Have you experienced any hearing damage?
Robert Scovill: In the early stages of my career, late teens early 20s, I do remember experiencing “ringing” ears after some events. Mostly on gigs where I was doing monitors, because of having to operate a cue wedge at extreme levels. The only other time I remember experiencing that type of phenomenon was while on tour with a P.A. system that had a great deal of phase distortion happening in its distribution of high-frequency devices. It was very fatiguing on a nightly basis, and not long after I started using that particular system, I started incorporating specially designed ear plugs into my nightly routine. I would get the P.A. system spectrally balanced and adjusted once the show started, usually by about four to six songs in, and then insert the plugs, let my perception adjust (not the master fader) and then continue mixing the show.
Advancements in P.A. technology seem to help out the “loudness” perception.
Dave Natale: With the Stones, the system was broken up into about five different zones of cabinets. So we would go around and turn cabinets down. The top cabinets—the very top of the rig that are supposed to throw 300 feet—they don’t get turned down at all. And also the second zone down, they don’t get turned down at all. The third zone down—the one that faces me—they get turned down a little bit and then the zone below that—facing in front of me—they get turned down even more, and then the ones at the very bottom—the ones facing the first 20 rows—get turned down a lot. The same thing with the side array; it gets turned down because you don’t need the amps turned up all the way when the speaker is 25 feet in front of people’s heads. We would walk around, and say, “Damn, that hurts! Do something; make it stop hurting!”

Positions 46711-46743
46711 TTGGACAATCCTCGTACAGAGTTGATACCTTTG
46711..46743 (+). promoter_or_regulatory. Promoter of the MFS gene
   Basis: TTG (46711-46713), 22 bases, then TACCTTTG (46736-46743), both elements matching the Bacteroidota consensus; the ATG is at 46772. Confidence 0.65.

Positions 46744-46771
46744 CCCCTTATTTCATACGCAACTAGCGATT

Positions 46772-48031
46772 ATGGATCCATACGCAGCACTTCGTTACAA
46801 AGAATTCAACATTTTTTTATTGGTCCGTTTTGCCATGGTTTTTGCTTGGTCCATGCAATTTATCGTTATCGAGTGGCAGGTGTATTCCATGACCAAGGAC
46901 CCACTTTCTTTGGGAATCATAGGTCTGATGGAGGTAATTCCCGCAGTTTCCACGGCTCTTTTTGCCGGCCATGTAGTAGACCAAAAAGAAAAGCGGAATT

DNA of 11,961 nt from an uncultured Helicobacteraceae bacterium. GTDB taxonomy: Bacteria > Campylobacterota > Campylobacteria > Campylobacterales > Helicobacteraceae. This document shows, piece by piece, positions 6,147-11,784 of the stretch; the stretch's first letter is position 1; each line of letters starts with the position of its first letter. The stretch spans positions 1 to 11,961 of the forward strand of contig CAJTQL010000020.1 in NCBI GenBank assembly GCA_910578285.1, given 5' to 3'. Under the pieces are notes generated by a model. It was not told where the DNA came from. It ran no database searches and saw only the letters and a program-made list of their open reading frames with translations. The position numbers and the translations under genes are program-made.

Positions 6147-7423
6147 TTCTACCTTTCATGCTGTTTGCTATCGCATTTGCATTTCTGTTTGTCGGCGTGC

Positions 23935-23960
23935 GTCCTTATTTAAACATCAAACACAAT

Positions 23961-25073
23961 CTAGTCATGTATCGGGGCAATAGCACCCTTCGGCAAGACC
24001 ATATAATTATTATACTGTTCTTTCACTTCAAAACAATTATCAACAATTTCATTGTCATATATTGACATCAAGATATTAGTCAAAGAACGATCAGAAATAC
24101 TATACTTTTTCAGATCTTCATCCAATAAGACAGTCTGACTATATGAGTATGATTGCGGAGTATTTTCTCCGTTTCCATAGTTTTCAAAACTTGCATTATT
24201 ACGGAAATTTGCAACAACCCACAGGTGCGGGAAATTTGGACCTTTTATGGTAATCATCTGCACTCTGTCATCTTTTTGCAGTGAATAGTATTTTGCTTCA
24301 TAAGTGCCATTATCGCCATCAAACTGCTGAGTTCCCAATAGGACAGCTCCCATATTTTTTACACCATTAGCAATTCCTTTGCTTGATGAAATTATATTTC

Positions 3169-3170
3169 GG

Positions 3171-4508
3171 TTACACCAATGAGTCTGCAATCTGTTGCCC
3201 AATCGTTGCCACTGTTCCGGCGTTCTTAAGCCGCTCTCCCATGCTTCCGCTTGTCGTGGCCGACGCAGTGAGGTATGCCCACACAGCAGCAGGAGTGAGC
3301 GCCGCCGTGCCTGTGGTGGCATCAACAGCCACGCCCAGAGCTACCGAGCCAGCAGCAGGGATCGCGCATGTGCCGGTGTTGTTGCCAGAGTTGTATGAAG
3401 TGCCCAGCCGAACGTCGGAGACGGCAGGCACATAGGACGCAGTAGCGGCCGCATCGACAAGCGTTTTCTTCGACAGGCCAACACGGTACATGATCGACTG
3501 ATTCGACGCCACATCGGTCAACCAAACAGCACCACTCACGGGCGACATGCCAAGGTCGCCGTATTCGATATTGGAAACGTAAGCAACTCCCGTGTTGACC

And then another engineer out on that tour, Josh Riebel, he’d EQ the P.A. and then I’d listen to it, and say, “Yeah, that’s fine.” While I was mixing the soundcheck while the backline crew was playing, Josh would run around and make sure the delays were loud enough—we used delays outdoors so you don’t have to try and make it to the back using just the P.A.—the side stuff was turned down, the front stuff was turned down so that it didn’t hurt. And you have to pay attention and it really helps to have somebody else; you can’t just have one guy out there like one front-of-house guy. Because if the front-of-house guy is mixing, then who is walking around listening to stuff? And if you’re walking around listening to stuff, then who is mixing? You just have to have somebody else you can trust; who you know can hear stuff.
What can be done to ensure that the audience maintains a sense of “hearing health”?
Brad Madix: Mainly, I think engineers need to keep shows at a reasonable level. I think it’s fair and reasonable to use the OSHA guidelines for this: www.osha.gov/pls/oshaweb/owadisp.show_document?p_table=STANDARDS&p_id=9736. They are, if I may sum up: anything under 85 dBA is safe; at 90 dBA, exposure should be limited to eight hours; for every 5 dB above that, exposure time is cut in half; and 115 dBA should be avoided—period.
I have read of other standards, specifically the CDC’s National Institute for Occupational Health, along the same lines, only more conservative. They tend to go something like: under 85 dB is safe for eight hours, but for every rise in level of 3 dB, safe exposure time is cut in half. This is called the “equal energy rule.” Because 3 dB more is twice as loud, then the exposure time should be cut in half. In that case, the safe exposure time at 94 dB is about an hour.